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POLS 3440 (65)
Lecture

UNIT 09 2013.docx

3 Pages
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Department
Political Science
Course Code
POLS 3440
Professor
Geoff Stevens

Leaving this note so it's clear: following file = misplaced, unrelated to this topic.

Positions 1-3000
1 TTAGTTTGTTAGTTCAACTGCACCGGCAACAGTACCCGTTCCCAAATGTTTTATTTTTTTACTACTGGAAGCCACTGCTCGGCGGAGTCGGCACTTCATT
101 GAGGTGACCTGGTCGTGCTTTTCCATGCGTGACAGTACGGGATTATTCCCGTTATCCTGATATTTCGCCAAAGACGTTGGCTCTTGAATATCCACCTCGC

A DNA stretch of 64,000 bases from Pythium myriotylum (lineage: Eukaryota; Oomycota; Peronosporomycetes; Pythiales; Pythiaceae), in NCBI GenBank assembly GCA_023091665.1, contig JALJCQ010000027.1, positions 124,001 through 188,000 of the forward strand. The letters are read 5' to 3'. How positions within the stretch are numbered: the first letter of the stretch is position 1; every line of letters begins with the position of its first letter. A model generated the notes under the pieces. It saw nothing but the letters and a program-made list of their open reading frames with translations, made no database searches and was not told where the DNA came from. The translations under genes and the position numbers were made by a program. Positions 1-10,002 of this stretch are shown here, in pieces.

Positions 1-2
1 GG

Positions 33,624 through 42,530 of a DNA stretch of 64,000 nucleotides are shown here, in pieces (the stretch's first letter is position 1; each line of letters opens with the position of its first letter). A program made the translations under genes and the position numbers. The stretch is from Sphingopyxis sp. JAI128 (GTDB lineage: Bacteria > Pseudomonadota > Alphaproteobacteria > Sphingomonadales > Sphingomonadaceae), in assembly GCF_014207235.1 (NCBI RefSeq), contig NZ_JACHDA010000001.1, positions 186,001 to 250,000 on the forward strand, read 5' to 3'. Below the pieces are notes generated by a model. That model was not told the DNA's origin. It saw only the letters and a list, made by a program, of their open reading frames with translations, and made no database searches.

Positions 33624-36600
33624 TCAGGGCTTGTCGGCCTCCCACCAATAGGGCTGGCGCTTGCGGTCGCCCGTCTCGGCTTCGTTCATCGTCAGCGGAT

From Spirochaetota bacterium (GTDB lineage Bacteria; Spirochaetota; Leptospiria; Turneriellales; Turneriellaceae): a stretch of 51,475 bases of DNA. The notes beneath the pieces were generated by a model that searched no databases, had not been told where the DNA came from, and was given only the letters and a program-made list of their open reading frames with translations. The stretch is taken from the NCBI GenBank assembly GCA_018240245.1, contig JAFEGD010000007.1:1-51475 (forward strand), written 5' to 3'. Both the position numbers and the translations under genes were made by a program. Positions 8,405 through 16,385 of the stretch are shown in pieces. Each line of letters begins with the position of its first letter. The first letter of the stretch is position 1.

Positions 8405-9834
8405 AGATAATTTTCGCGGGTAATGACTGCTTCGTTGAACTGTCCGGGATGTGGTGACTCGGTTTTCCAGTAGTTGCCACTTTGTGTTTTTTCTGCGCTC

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UNIT 09: LOBBYING: MONEY AND POWER (AND FRIENDS IN HIGH PLACES) OBJECTIVES: After completing this unit, you should be able to: • Assess the role and activities of lobbyists • describe the principal features of the Lobbyists’ Registration Act and the Lobbyists’ Code of Conduct • identify the weaknesses in the current rules and enforcement. LECTURE This week we will look at one of the dark sides of politics – lobbying and the influential role played by professional lobbyists. Lobbying is sometimes described as the world’s second oldest profession (after prostitution). Both professions have image problems. Lobbying, however, is actually a government-regulated industry. As specified in the federal Lobbying Act: “A person is lobbying when he or she, for payment, on behalf of a person or organization, communicates with a public office holder in respect of a matter of public policy or to set up a meeting between a public office holder and another person.” Mr. Justice John Gomery, in his second report on the Sponsorship Scandal, describes lobbying as “a burgeoning part of our political system.” Depending on one’s point of view, it may be seen as a cancer on the political system or a benign, even useful, force in a smoothly functioning democracy. Lobbyists are people who earn their living by making things happen. They open doors; they introduce their clients to decision-makers; they write presentations; they advise on strategy; they make sure decision-makers have all the information they need; and, if necessary, they use political clout to get a favourable decision for their client. There are no innocents in political lobbying. Access and influence are the currency of the business. A lobbyist who get his client’s case in front of the right bureaucrat or politician and persuades them to accept the client’s position can become very prosperous very quickly. This not the Wild West, however. The federal government moved to rein in lobbyists back in 1989 with the passage of the Lobbyists Registration Act(LRA).Now renamed the Lobbying Act, the created a Lobbyists’ Registry administered by a Registrar of Lobbyists. After 1989, anyone who wanted to lobby the federal government, its politicians or bureaucrats, had to sign up. They had to say who they were, who they represented, what files or issues they were working on, and which people in the federal government they were dealing with. The registry is public, creating a degree of transparency that never before existed. Between 1995 and 1997 amendments strengthened the act, required lobbyists to disclose more detailed information, and established a Lobbyists’ Code of Conduct. You will find the code in your Unit 09 readings. In 2002-2003, the act was tightened again; lobbyists were required to submit more information; and lobbying itself was more clearly defined. The legislation had two purposes: to product the public from corrupt behind-the-scenes wheeling and dealing; and to give the lobbying industry a professional status and credibility it had not had previously. Sleazy players and marginal operators were screened out. Those who remained – if not exactly bearing a Good Housekeeping seal of approval – could at least claim the respectability of being registered. As respectable participants in the process, they could attract clients, command higher fees and be treated as being something better than prostitutes or parasites on the body politic. As lobbyists themselves see it, their role is to make dealing with big government a more manageable, predictable and productive exercise for their clients. Or, as Scott Proudfoot of the Hillwatch lobbying firm puts it (see Unit 09 readings), the function is to level the playing field so that David (the client) has a fair shot at Goliath (the government). There are good lobbyists and bad ones. Good lobbyists bring relevant and important information to the attention of decision-makers, encourage dialogue and promote accommodation. Bad lobbyists sow confusion, inject contention and partisanship into decision-making, and introduce corrupt practices (e.g. bribery, influence-peddling) into the equation. Despite the respectability confer
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